Friday, January 12, 2007

Clear Skies Over the Shire

I was very pleased (and not just for reasons of ego gratification) to see that Ron Silliman has mentioned me in his web log today (and with a picture, no less). This is what he had to say:

"In a webnote that he calls 'Dark Clouds over Mordor,' Greg Rappleye has been wondering 'how long Silliman will go without responding' to Reginald Shepherd’s repeated attempts to, as Greg characterizes it, call me out. But here in the Shire, the skies are blue. I think Shepherd’s doing exactly what he ought to be doing--he’s defining his poetics and defending them. That makes total sense to me. Do I agree with him? Probably not. But I don’t think he needs to write my poems any more than I think I need to write his. Each of us, I trust, will write the poetry we need.

"Shepherd’s roster of the 'experimental' poets he likes--Mei-mei Berssenbrugge, Kathleen Fraser, Ann Lauterbach, Michael Palmer, Bin Ramke, Donald Revell, Cole Swensen, and Rosmarie Waldrop--is a pretty good starter list of what I think of as 'third way' or (to use Stephen Burt’s old phrase) 'ellipticist' poets, writers trying to identify a path open as much to such mainstream poets as Jorie Graham or Jean Valentine as to the likes, say, of such post-avants as Erica Hunt or Harryette Mullen. I’d add Forrest Gander & C.D. Wright to Shepherd’s list as well.

"But then I’ve never said that I disliked all School of Quietude (SoQ) poets either. I’ve gone out of my way at times to point to Wendell Berry, Daisy Fried, Bob Hass, John Logan & Jack Gilbert as writers who I think are worth reading under any circumstances. I’ve been known to say positive things about everyone from Elizabeth Bishop to George Starbuck to the soft surrealism of Charles Simic & James Tate. And I agree with anyone who thinks Hart Crane was one of the most interesting (and tragic) poets of the last century – a lot more interesting than the faux experimentalism of e.e. cummings. If they have a significant relationship to the forms they use, it doesn’t really matter where they get them. I think Wendell Berry would be exactly the same poet even if the SoQ never existed. Which is exactly how it should be.

"It’s the SoQ’s historic presumption that American literature is a subset of British (or, since the vaults are pretty much empty over amongst the conservatives on the Island, Irish) literature that irks. Or its occasional annexations of the tradition it dare not name (from Blake to Whitman & Dickinson to the early Pound), which seems to be just the clumsiest sort of turf elbowing imaginable. Or its 160-year history of pretending that other traditions don’t exist in the United States, a pretense that one still finds in certain programs, anthologies and institutions. Shepherd would appear to be one of the poets who has gotten over that, which is great."

Although I don't understand what makes Harryette Mullen more avant-garde than Ann Lauterbach or Cole Swensen, I'm very happy to read that Silliman understands my intentions. To disagree with someone isn't to be his or her enemy, and disagreement isn't the same as attack. It means that you're engaged in reasoned debate, which is one of the things that intellectual life is about, and one of the ways that we grow as thinkers and as people. It would be nice if more people could and would make such distinctions.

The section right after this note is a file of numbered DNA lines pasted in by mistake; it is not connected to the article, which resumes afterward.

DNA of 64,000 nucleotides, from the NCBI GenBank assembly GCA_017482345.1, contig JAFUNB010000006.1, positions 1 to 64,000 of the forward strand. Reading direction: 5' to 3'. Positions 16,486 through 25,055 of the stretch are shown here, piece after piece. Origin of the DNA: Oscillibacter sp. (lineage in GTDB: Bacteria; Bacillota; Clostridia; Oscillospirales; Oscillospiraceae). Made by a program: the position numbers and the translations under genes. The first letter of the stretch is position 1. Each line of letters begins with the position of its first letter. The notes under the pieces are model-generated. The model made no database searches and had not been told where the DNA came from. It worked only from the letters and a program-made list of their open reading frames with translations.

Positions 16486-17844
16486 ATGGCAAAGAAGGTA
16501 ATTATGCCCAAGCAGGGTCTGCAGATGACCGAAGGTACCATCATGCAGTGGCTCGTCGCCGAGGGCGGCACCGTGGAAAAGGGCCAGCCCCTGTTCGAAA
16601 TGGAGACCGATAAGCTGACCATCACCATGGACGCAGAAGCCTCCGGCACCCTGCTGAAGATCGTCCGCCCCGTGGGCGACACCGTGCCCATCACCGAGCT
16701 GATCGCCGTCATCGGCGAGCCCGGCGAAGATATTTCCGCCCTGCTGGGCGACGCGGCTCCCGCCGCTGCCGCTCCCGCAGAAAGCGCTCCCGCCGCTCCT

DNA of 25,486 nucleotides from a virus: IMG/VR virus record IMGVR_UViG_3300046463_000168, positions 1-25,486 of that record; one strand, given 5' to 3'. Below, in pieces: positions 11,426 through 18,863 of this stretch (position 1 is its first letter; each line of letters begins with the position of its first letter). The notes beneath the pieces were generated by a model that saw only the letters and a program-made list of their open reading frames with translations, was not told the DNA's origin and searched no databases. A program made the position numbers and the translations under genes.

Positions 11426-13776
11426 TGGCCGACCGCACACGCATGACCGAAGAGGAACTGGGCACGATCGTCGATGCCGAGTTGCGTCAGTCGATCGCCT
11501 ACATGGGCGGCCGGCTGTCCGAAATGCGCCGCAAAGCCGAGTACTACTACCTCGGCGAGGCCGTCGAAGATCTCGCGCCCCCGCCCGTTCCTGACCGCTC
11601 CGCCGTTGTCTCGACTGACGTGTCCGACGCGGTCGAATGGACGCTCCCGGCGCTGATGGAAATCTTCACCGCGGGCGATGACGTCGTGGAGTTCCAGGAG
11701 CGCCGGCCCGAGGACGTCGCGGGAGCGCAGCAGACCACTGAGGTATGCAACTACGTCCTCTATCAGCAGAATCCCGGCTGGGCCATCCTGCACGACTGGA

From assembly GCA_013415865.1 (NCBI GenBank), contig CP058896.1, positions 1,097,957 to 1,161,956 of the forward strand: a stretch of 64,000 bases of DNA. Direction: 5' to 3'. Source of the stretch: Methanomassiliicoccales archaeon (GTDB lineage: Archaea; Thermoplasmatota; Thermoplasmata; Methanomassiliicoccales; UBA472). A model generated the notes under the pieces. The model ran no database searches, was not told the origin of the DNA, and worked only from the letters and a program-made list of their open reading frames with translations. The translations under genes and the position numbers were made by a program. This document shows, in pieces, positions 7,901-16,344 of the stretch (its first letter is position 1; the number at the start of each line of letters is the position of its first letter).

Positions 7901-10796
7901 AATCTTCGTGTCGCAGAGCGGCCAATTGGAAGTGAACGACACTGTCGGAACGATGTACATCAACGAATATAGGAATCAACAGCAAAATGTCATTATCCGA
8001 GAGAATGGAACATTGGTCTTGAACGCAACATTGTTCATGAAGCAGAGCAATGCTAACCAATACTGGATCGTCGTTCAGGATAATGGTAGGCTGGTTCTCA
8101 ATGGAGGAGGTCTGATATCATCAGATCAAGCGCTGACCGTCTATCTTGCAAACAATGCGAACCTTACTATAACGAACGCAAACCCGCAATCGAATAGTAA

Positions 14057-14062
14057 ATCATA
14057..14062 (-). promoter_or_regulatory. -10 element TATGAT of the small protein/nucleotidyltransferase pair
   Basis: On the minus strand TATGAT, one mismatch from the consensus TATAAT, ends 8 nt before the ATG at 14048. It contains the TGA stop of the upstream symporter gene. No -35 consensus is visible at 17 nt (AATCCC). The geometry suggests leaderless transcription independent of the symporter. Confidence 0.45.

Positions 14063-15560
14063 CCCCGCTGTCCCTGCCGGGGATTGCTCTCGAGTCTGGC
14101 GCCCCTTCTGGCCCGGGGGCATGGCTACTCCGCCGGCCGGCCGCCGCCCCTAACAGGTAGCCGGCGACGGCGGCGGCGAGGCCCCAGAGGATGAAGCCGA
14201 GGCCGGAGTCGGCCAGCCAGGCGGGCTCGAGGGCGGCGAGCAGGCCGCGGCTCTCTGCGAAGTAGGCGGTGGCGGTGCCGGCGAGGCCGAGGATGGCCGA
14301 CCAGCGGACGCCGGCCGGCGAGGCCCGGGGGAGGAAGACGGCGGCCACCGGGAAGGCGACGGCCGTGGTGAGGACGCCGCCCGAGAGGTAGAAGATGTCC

John Gallaher said...

From the 'For What It's Worth' file:

Stephen Burt writes:

"Thus neither Rosmarie Waldrop nor Michael Palmer, nor Albert Goldbarth, Frank Bidart, Charles Wright--to name some talented older poets who care for epistemology and disjunction--could count as Elliptical; the first two work too far from an "I" in a real world, the other three too unproblematically close."

Patrick said...

I was more or less hoping for a paintball match. This reasoned discussion stuff lacks that musk of virility television and blogs find difficult to reproduce. I was dreaming of the impossible made real and then I noticed Ron agreed to disagree.

When disagreeing poets should stick to disagreement or else they may begin to pretend they are diplomats of some poetic nation. But let's face it. There are no poetic nations, or for that matter, no poetic continents, states, counties, towns, tribes. No movements, no schools, even. There are only cliques and sociopaths. Neither ever really represent anything except personal agendas with varying degrees of tolerance for loneliness. Queen bees all around. Cliques almost never produce anything of any quality as they're almost always bound by apoetic pretenses, and sociopaths spend way too much time stinging themselves. The true lesson of the fool is that while acting more like the fool thus concluding he is the lesser fool is that really is at least as big a fool if not moreso.

Yes paintball. For if there is nothing in poetry but sociopaths and cliques, then poetry is essentially a redneck enterprise. All poets reside in the sticks.

Let's disagree, then, and maybe maintain an honest level of unreasonableness. Stick to our redneck roots. And maybe more paintball, and more musk.